Amyotrophic lateral sclerosis (ALS) affects more than one part of the brain, shows study led by an Indian-origin researcher.
"ALS was previously thought to be a disease restricted to the motor system causing only weakness," said Sanjay Kalra, in the Faculty of Medicine and Dentistry and a practising neurologist.
Many previous studies have shown that a brain chemical decreases in regions of the motor cortex as a result of ALS.
But using advances in magnetic resonance imaging (MRI), Kalra found that these levels are also decreasing in areas of the brain responsible for cognition and behaviour.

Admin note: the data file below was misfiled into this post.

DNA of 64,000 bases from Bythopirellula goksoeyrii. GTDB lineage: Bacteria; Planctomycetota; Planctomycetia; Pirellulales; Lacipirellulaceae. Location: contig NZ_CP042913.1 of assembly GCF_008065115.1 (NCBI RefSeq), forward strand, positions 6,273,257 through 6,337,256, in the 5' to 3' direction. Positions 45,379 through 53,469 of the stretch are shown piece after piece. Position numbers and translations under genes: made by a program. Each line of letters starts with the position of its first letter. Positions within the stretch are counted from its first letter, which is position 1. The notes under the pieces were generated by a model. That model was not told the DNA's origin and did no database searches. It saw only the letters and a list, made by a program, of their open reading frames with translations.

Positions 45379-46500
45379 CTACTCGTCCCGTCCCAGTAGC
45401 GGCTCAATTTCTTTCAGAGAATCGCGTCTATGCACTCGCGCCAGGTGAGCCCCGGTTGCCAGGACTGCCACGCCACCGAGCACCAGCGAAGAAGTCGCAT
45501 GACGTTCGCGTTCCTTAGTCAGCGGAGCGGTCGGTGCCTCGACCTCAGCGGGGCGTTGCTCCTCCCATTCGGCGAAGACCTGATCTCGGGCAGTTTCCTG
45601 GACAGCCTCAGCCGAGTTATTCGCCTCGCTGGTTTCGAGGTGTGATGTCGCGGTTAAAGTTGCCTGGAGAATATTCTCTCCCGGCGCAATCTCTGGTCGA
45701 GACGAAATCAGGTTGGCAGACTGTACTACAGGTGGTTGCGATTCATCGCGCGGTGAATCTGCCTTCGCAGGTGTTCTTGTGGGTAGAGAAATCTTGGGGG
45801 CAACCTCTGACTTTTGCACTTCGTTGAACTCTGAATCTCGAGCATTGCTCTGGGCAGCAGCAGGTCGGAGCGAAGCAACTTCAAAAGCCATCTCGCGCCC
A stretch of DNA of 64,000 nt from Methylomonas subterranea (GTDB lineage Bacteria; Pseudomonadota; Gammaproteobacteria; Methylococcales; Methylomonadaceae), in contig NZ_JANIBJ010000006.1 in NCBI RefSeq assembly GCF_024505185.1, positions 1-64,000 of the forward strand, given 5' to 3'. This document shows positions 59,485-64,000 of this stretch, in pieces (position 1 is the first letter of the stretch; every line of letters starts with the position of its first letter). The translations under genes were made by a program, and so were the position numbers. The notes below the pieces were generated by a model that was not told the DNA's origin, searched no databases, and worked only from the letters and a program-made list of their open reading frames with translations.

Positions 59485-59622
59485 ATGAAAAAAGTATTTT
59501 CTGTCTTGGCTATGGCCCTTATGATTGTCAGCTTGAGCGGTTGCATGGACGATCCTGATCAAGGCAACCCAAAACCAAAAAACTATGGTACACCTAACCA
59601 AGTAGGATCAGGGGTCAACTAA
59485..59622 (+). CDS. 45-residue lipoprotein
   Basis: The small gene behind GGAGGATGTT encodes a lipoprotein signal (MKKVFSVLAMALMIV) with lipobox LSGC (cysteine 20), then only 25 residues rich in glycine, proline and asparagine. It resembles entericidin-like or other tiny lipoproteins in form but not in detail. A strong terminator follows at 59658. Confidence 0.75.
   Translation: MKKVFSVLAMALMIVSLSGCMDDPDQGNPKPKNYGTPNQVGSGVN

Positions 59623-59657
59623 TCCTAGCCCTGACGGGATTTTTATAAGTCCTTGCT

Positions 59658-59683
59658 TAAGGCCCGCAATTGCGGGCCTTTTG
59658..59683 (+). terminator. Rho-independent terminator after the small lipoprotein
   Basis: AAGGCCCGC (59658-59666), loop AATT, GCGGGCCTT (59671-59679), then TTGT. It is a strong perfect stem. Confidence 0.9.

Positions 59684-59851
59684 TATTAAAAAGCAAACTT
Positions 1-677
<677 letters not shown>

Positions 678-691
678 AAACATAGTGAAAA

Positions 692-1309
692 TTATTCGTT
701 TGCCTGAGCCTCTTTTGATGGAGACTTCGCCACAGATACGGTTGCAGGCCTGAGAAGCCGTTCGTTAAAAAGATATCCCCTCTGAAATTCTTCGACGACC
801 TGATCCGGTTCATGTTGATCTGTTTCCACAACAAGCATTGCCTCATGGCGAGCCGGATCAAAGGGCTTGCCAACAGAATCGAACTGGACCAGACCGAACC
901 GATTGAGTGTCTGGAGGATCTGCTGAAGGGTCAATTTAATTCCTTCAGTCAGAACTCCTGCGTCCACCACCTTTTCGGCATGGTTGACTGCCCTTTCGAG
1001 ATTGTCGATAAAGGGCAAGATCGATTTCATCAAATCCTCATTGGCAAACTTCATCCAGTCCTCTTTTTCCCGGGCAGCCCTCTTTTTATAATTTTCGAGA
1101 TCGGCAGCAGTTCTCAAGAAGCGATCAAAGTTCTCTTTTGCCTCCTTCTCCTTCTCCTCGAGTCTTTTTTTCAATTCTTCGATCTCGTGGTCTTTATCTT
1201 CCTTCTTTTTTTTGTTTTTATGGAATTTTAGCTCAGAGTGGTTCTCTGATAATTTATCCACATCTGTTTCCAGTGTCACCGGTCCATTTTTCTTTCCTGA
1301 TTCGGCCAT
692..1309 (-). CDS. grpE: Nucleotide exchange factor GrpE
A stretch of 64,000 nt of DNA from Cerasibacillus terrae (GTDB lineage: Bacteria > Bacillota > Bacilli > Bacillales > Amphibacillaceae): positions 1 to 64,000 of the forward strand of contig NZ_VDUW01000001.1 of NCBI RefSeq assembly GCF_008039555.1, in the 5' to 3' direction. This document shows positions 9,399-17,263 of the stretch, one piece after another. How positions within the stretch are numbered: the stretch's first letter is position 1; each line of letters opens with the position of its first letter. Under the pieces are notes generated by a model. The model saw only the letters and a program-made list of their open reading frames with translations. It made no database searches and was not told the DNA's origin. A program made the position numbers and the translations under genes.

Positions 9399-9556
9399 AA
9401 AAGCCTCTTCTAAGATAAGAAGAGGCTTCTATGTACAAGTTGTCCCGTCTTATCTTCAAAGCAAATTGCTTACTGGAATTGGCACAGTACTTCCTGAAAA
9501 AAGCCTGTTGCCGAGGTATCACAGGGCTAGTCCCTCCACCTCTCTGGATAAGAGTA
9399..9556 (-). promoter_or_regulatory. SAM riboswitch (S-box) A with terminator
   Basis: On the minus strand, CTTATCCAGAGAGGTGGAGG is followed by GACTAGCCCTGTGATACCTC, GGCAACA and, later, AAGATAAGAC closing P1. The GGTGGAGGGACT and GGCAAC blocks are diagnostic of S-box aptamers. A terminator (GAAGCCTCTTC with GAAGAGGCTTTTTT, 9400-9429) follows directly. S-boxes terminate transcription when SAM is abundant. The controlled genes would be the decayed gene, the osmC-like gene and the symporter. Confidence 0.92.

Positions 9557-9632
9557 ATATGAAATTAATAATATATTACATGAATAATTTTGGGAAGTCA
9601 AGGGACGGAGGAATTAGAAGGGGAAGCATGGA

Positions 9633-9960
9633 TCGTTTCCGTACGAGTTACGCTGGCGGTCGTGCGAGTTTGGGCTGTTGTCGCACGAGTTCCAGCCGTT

"There is increasing evidence from pathological studies of ALS patients post-mortem that not just the motor system is involved," he said.
"Our research supports this and demonstrates in those living with ALS, that the disease is indeed attacking other parts of the brain. The cognitive and behavioural changes we are seeing in patients are not reactive," he added.